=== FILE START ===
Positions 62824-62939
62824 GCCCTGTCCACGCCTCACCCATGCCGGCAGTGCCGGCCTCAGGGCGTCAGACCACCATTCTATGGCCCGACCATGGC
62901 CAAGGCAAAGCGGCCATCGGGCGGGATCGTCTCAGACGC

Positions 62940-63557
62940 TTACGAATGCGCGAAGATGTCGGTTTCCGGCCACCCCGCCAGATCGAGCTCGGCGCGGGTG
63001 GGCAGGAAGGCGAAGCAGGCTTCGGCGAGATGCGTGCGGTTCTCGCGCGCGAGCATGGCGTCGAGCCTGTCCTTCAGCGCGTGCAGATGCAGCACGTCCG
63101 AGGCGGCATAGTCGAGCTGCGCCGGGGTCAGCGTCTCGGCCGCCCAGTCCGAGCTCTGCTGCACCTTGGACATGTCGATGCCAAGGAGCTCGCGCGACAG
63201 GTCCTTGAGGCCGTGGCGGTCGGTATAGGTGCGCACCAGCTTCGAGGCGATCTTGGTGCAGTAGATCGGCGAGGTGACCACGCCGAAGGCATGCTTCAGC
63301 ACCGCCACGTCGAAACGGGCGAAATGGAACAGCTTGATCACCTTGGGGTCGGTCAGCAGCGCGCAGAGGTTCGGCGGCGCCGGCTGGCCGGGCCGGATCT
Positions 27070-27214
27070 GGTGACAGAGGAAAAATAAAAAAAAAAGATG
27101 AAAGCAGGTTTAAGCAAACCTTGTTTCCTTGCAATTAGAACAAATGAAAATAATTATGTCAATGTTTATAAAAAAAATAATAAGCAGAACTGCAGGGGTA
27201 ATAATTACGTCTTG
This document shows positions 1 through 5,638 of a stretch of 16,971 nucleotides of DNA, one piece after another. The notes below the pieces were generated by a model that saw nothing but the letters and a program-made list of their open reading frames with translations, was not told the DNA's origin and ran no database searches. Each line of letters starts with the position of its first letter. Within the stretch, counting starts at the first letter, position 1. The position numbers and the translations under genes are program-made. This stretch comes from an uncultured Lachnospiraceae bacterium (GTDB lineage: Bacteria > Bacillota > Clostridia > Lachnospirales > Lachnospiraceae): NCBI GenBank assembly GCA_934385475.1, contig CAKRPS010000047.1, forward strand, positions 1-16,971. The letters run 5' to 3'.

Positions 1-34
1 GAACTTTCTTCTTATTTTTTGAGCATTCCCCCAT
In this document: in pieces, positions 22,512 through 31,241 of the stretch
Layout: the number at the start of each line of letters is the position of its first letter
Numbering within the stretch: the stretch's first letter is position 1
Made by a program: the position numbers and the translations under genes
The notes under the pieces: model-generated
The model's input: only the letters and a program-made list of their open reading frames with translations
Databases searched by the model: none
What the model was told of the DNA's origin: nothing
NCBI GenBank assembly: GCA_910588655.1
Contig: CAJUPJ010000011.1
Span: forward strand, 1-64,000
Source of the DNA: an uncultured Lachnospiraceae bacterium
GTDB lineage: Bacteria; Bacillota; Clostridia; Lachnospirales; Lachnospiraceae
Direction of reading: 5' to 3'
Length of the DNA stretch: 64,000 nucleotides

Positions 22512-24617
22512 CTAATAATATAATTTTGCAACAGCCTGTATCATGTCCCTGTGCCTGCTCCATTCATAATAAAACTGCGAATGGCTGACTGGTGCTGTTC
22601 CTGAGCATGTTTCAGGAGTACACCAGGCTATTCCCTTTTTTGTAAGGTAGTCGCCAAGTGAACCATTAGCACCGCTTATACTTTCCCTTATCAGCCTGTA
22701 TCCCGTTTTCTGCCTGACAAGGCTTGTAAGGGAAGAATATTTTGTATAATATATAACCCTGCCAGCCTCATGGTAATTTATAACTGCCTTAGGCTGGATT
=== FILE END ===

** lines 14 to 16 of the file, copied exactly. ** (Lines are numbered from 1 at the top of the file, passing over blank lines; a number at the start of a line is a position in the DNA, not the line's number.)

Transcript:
This document shows positions 1 through 5,638 of a stretch of 16,971 nucleotides of DNA, one piece after another. The notes below the pieces were generated by a model that saw nothing but the letters and a program-made list of their open reading frames with translations, was not told the DNA's origin and ran no database searches. Each line of letters starts with the position of its first letter. Within the stretch, counting starts at the first letter, position 1. The position numbers and the translations under genes are program-made. This stretch comes from an uncultured Lachnospiraceae bacterium (GTDB lineage: Bacteria > Bacillota > Clostridia > Lachnospirales > Lachnospiraceae): NCBI GenBank assembly GCA_934385475.1, contig CAKRPS010000047.1, forward strand, positions 1-16,971. The letters run 5' to 3'.

Positions 1-34
1 GAACTTTCTTCTTATTTTTTGAGCATTCCCCCAT